What Do I Do With This?

Every so often, I’m unable to run a race I’ve registered (and paid) for. I have a thing about not wearing gear from these races — I feel like the t-shirts are for those who do the work, not just pay the fee. I used to think of it as earning the right to wear the shirt by finishing the race, until I spent $125 on a jacket at the 2006 Chicago Marathon Expo and then was unable to finish. I feel a little weird about it, but I wear the jacket; I did the work, I just couldn’t get to the finish line.

This year’s Soldier Field 10-Miler wasn’t a hard issue, though; I registered, I didn’t make it to the starting line, and I never picked up the t-shirt. No fuss, no muss, no bother, right?

Got home last night from a long trip, part work, part family time, and picked up the mail this evening from the wonderful neighbors who collected it while we were gone. Guess what I found when I went through it:

An envelope, mailed from the company that put on the race, containing the technical shirt from the Soldier Field 10-Miler.

My best guess is that they ran out of shirts and mailed them to everyone who didn’t get one — including those of us who didn’t pick one up.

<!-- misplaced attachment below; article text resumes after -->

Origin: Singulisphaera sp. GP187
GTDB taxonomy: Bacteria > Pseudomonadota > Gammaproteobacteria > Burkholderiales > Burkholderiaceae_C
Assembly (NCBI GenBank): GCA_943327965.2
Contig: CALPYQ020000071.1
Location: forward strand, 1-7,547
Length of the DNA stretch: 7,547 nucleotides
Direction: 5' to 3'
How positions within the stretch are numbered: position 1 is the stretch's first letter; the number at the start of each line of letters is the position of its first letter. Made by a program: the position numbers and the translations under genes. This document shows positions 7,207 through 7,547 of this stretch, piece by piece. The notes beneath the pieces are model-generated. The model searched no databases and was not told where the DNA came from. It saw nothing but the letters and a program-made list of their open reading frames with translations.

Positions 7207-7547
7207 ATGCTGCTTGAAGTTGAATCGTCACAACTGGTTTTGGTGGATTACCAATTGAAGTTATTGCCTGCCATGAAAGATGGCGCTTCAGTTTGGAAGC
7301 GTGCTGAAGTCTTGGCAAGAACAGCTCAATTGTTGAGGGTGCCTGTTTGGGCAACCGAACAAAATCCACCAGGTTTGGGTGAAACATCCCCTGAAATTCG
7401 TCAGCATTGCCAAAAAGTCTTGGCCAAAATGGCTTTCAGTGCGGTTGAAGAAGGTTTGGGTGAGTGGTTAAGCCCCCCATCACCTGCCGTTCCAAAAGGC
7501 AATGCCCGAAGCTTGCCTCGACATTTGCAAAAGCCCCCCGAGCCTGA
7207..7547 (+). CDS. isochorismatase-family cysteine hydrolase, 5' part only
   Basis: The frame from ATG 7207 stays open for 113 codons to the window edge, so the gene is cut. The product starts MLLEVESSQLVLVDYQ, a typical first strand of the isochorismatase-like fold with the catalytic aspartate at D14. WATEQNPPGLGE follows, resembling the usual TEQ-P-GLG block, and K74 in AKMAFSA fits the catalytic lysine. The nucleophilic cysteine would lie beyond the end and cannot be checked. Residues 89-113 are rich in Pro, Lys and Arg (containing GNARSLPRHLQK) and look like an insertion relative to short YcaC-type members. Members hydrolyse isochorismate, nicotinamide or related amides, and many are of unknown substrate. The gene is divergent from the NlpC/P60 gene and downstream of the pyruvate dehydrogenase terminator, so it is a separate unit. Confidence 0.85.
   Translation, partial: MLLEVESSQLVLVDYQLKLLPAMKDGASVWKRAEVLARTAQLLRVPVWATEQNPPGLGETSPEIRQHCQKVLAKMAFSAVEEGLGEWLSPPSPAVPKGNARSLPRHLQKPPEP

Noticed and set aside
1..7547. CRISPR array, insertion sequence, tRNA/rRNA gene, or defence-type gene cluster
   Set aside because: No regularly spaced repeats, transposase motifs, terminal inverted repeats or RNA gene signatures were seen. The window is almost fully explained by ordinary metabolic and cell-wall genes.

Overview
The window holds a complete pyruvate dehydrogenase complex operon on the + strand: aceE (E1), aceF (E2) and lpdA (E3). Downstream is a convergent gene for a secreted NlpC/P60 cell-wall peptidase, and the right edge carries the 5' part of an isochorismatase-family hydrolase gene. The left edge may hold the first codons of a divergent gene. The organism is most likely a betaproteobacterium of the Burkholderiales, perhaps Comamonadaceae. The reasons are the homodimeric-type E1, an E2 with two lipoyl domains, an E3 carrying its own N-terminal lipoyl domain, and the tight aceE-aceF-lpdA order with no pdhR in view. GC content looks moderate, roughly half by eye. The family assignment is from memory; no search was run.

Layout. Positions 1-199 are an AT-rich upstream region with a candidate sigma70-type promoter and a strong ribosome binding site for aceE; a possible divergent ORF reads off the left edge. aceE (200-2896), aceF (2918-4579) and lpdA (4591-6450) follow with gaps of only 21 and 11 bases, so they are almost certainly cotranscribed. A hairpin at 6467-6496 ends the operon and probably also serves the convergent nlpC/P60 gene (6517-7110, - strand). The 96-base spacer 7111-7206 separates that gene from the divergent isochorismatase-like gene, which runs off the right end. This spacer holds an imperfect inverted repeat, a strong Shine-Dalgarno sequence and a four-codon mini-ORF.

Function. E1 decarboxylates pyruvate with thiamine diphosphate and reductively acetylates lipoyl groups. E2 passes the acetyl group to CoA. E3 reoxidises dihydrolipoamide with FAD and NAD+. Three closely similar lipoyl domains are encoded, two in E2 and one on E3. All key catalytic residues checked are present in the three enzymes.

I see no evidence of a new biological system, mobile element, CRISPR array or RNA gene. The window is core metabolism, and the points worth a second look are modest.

So now I’ve got this decent technical shirt, utterly unsuitable for using as a rag or other ordinary t-shirt use, that I feel morally unable to wear.

Any suggestions?

Advertisements

4 responses to “What Do I Do With This?

  1. So, have you read The Long Walk by Stephen King — don’t.

    I read The Ruins by Scott Smith and have never looked at a plant the same way again.

  2. John – Yeah, that’s the sensible thing to do. No point angsting about it; it’s just that it was a very strange thing to find in the mail a month after the race.

    Nice picture, by the way. Very arty.

  3. Don – I read The Long Walk back in high school, nearly 10 years before I started running — didn’t mean a damn thing to me then, but 20+ years later, I still find myself thinking about it. Very creepy.

    Never read The Ruins, didn’t see the movie. Maybe I’ll give the book a try.

Leave a Reply

Fill in your details below or click an icon to log in:

WordPress.com Logo

You are commenting using your WordPress.com account. Log Out / Change )

Twitter picture

You are commenting using your Twitter account. Log Out / Change )

Facebook photo

You are commenting using your Facebook account. Log Out / Change )

Google+ photo

You are commenting using your Google+ account. Log Out / Change )

Connecting to %s